A federal judge’s ruling in favor of Capitol Records in a suit against the ReDigi digital music service could have implications for Amazon.com and other companies that have been eying the market for “used” digital goods.
Siding with the record label’s copyright claims, U.S. District Court Judge Richard Sullivan found, in essence, that transferring ownership and posession of a digital music file isn’t the same as reselling a CD, casette tape or a physical record back in the day.
“Because the reproduction right is necessarily implicated when a copyrighted work is embodied in a new material object, and because digital music files must be embodied in a new material object following their transfer over the Internet, the Court determines that the embodiment of a digital music file on a new hard disk is a reproduction within the meaning of the Copyright Act,” he wrote in the March 30 order, granting Capitol’s motion for summary judgment.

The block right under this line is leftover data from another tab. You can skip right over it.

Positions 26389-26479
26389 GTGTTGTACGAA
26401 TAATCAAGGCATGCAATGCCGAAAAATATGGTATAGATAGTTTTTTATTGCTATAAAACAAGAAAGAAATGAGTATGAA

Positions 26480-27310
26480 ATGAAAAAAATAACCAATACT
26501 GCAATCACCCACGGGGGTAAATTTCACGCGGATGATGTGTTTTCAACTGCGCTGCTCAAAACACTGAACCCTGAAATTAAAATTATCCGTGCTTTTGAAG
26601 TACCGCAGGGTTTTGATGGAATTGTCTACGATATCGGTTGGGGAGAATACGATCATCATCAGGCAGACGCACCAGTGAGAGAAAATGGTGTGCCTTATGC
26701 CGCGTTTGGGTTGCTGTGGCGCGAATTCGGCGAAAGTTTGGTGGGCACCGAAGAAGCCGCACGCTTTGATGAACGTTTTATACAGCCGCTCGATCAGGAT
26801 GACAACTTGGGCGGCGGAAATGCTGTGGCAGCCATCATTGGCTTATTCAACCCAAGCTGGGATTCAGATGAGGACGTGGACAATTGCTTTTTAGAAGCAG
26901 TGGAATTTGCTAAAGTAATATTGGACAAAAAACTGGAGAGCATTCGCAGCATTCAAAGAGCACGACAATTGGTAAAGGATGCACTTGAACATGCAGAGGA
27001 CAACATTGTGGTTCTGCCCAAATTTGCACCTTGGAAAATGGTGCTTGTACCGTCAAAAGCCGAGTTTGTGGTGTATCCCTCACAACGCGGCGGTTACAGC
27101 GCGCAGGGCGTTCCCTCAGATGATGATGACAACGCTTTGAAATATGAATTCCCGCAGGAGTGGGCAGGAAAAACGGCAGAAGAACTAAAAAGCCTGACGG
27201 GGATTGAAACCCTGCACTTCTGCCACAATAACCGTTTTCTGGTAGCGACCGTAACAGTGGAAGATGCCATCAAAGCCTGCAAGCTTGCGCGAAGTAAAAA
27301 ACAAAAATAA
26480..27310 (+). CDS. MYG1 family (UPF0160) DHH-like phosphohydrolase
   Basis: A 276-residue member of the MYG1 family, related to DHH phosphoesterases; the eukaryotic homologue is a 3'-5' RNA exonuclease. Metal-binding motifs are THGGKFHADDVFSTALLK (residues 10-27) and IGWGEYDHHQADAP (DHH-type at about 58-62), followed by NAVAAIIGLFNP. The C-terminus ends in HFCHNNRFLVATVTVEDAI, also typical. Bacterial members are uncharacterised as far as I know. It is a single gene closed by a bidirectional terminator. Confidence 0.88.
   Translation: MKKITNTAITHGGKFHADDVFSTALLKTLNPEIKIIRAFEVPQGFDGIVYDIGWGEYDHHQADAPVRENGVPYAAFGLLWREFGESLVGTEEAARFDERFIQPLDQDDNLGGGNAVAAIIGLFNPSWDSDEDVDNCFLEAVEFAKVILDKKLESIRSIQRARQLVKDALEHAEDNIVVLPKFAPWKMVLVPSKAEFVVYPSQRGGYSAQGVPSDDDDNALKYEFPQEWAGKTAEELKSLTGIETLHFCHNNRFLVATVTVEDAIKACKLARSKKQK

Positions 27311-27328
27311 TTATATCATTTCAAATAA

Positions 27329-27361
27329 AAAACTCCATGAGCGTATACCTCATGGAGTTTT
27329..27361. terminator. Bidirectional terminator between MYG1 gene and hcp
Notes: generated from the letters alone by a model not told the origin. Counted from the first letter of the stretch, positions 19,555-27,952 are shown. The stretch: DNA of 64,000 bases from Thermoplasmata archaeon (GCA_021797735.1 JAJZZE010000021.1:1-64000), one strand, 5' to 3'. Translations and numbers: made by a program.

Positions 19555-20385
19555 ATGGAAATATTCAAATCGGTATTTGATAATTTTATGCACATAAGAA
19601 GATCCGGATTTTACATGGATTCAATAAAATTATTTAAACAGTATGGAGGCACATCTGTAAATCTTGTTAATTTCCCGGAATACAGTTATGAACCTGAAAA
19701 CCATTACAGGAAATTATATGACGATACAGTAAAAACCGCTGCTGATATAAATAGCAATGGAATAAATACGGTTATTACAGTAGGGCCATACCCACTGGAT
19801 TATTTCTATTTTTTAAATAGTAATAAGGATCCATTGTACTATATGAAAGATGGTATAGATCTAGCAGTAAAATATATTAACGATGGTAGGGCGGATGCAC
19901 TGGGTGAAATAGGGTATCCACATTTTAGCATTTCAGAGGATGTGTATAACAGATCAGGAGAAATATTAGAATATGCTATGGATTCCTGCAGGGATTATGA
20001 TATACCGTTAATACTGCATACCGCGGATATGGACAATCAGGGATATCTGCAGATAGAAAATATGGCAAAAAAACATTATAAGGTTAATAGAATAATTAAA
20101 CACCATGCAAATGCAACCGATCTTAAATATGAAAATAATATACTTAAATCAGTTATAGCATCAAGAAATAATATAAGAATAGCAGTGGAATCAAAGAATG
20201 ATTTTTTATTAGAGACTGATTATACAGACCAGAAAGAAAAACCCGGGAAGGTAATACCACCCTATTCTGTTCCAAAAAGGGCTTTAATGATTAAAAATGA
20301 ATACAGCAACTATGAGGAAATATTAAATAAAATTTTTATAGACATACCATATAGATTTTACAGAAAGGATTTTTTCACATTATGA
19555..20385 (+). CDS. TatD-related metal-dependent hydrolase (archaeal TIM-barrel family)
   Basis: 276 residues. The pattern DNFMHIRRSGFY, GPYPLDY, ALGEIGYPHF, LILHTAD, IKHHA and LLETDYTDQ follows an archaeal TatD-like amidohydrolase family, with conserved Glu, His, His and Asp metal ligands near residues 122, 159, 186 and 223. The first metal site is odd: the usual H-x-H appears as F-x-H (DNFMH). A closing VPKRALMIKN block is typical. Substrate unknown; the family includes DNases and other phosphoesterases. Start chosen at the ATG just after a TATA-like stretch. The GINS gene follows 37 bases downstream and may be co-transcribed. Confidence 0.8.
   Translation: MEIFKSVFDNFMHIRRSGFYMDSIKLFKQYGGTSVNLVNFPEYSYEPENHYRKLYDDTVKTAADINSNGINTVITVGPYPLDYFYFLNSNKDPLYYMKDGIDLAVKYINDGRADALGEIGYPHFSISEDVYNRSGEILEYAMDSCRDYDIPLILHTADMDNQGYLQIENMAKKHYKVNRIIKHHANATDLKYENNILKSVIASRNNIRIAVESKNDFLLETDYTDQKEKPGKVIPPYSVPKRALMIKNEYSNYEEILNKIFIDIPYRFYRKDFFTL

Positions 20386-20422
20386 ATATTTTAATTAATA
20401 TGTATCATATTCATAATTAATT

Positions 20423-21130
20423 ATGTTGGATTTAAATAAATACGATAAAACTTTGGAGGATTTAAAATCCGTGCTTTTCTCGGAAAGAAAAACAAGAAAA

Amazon recently won a patent on the “secondary market for digital objects” — a system for users to sell, trade and loan digital objects including audio files, eBooks, movies, apps, and pretty much anything else. The Seattle company is already implementing the approach in its feature for lending Kindle books, but it hasn’t yet rolled out the feature for digital music.
ReDigi is still in operation. The judge ordered the company and Capitol to submit a joint letter by April 12 outlining next steps. We’ve asked the company for comment on the ruling.